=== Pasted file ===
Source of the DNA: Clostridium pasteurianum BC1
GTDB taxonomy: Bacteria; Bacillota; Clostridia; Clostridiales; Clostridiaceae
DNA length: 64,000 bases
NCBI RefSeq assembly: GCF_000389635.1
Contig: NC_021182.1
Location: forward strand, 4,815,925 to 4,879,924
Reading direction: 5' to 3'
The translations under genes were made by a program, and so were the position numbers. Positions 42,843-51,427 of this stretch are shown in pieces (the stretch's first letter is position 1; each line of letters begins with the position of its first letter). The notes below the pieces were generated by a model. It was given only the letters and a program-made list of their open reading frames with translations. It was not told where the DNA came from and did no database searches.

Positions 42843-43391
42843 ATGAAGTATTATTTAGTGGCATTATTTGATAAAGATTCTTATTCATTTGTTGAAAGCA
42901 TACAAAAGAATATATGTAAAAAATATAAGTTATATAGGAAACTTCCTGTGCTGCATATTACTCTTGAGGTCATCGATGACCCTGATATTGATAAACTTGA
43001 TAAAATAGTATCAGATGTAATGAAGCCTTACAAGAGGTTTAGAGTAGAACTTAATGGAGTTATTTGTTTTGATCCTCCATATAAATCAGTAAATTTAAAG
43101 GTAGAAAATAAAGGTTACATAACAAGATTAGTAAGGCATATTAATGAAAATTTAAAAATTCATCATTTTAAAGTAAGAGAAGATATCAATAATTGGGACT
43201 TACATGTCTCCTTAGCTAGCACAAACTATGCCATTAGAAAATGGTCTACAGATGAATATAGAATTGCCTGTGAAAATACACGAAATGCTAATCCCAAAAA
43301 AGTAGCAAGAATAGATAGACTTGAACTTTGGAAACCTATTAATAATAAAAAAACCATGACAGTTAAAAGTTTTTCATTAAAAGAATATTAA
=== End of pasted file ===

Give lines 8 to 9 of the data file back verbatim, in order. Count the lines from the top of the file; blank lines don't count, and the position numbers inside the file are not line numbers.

The translations under genes were made by a program, and so were the position numbers. Positions 42,843-51,427 of this stretch are shown in pieces (the stretch's first letter is position 1; each line of letters begins with the position of its first letter). The notes below the pieces were generated by a model. It was given only the letters and a program-made list of their open reading frames with translations. It was not told where the DNA came from and did no database searches.

Positions 42843-43391